Nine People Killed in Shooting at Historic Black Church in South Carolina

Police say nine people were killed in a mass shooting Wednesday night at a historic church in Charleston, South Carolina.

The shooting occurred around 9:30pm at the Emanuel AME Church, one of the city's oldest and most well known black churches.

Charleston Police Chief Gregory Mullen said eight people were found dead at church and another person died later at the hospital. He would not confirm whether the pastor, state Senator Clementa Pinckney, was one of the victims.

"I do believe this was a hate crime," Mullen told reporters, explaining that a false bomb threat complicated the initial investigation. "We were tracking the suspect with K-9s, trying to ensure the suspect was not in area to commit other crimes. We then received information that there might be a secondary explosive device at the scene. We were focused on ensuring the safety of not only responders at the scene, but all of you and members of the public."

The shooter is still on the loose, and police have said they're looking for an approximately 21-year-old white male suspect wearing a grey sweatshirt.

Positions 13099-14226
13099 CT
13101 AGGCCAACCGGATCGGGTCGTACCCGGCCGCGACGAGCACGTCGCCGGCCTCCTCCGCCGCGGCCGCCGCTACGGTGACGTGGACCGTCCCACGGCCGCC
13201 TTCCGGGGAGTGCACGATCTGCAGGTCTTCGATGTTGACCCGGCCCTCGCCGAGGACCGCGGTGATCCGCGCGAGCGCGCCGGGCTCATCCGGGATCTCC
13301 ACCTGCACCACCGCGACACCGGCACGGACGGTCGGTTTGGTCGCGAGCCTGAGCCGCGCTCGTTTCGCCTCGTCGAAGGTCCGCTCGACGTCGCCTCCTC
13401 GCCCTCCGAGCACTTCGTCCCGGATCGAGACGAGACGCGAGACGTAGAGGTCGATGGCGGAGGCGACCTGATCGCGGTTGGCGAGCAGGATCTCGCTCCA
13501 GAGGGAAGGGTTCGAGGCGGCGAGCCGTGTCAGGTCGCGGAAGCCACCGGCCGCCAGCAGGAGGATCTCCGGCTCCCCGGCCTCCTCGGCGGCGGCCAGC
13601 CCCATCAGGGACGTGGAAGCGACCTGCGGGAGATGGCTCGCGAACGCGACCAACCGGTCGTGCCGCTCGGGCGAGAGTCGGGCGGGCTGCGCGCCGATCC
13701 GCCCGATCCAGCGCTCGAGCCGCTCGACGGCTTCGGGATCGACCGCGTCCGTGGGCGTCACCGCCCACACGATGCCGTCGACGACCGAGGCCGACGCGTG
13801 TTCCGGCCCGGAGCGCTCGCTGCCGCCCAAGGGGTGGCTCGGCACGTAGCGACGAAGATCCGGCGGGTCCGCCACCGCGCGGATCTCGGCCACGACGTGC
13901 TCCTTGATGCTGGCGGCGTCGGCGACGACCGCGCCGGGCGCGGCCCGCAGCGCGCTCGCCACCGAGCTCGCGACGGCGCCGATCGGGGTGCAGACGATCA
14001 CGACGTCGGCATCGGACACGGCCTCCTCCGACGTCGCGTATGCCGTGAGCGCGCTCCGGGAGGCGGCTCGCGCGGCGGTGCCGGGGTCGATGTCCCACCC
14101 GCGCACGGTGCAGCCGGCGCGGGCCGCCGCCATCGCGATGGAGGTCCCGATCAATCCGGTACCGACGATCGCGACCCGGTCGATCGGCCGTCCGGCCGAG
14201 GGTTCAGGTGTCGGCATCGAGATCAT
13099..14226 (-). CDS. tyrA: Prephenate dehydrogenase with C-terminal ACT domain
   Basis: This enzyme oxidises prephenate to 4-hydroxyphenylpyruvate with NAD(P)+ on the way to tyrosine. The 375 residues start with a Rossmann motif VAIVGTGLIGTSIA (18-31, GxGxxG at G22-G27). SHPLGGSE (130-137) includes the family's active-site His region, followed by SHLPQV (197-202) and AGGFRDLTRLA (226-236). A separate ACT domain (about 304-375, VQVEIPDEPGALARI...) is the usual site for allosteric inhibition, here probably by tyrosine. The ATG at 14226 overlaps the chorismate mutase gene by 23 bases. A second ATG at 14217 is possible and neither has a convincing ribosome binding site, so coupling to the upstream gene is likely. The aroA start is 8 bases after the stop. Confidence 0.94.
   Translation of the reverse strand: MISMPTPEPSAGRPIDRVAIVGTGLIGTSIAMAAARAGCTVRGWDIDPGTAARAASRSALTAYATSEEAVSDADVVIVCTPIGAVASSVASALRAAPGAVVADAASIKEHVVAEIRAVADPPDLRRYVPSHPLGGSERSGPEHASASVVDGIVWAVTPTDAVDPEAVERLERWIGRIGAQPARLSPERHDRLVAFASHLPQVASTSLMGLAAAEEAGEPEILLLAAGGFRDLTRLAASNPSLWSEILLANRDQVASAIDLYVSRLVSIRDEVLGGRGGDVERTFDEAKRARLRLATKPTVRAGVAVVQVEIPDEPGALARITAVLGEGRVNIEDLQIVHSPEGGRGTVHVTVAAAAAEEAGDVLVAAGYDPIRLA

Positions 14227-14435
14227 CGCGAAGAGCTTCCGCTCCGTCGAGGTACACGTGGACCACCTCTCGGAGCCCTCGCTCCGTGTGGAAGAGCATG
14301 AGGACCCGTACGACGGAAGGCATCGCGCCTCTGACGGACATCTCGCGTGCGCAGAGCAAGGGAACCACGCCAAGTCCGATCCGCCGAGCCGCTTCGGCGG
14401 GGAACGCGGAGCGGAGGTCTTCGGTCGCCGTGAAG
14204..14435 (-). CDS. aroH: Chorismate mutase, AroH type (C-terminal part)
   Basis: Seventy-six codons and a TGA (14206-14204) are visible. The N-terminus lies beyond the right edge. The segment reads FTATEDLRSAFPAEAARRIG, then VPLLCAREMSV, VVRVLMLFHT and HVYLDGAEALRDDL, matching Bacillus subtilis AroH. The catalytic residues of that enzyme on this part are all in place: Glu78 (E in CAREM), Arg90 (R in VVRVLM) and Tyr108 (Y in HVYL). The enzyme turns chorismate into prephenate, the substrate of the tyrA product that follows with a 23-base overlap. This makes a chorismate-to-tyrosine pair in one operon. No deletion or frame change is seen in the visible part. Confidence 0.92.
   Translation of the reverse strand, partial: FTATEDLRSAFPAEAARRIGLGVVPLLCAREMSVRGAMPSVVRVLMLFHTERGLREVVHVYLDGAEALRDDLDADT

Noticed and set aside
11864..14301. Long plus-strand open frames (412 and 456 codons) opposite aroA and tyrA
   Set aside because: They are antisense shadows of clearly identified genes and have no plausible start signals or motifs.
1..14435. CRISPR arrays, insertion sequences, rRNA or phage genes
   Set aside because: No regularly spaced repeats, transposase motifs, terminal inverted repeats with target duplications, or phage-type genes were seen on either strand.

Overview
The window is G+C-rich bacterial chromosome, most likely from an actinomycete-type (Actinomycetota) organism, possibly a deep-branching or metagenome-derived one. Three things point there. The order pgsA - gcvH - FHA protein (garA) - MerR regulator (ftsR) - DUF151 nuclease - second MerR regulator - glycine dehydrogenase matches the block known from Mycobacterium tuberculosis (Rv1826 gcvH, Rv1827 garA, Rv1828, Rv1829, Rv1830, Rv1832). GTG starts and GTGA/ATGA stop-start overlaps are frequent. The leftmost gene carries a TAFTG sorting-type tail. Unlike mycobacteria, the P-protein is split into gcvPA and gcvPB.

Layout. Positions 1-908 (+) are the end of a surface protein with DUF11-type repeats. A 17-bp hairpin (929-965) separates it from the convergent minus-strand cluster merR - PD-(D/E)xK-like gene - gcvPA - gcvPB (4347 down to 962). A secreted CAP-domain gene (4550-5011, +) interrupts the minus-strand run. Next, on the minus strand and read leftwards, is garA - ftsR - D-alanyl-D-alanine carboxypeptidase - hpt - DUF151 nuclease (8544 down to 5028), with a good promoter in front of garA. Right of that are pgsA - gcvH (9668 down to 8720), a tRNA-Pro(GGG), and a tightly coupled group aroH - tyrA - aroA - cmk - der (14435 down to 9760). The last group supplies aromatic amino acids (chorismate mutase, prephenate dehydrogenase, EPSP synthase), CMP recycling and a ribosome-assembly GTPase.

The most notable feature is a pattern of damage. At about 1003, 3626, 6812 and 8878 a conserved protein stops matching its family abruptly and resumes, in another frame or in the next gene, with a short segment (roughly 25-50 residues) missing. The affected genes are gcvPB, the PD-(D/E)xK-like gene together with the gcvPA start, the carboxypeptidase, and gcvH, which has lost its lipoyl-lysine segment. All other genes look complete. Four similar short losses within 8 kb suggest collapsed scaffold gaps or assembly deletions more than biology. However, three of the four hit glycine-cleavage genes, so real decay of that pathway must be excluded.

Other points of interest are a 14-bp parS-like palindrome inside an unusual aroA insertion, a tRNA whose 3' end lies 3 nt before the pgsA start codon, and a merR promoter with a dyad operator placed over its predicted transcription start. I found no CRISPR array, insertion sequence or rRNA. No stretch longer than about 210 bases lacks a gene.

Suspect in shooting on Calhoun St is a w/m approx 21 slender small build wearing a grey sweat shirt blue jeans timberland boots clean shaven

— Charleston P.D. (@CharlestonPD) June 18, 2015


Charleston Mayor Joe Riley said city police were being assisted by sheriff's deputies, the State Law Enforcement Division, and the FBI, according to local daily the Post and Courier. Riley described the incident as "the most heartbreaking scene I have ever witnessed in my life," adding that "for this awful person to come in and shoot them is inexplicable and obviously the most intolerable and unbelievable act possible."

The Emmanuel AME church is a historic African-American church that traces its roots to 1816, when several churches split from Charleston's Methodist Episcopal church, according to the AP. The church was burned to the ground after founder Denmark Vesey tried to organize a slave revolt in 1822. Parishioners worshipped underground until after the Civil War.

The church announced that it will hold a prayer meeting at midday Thursday in the city for the victims, their families, and friends, urging the Charleston community to join them.

The Associated Press contributed to this report.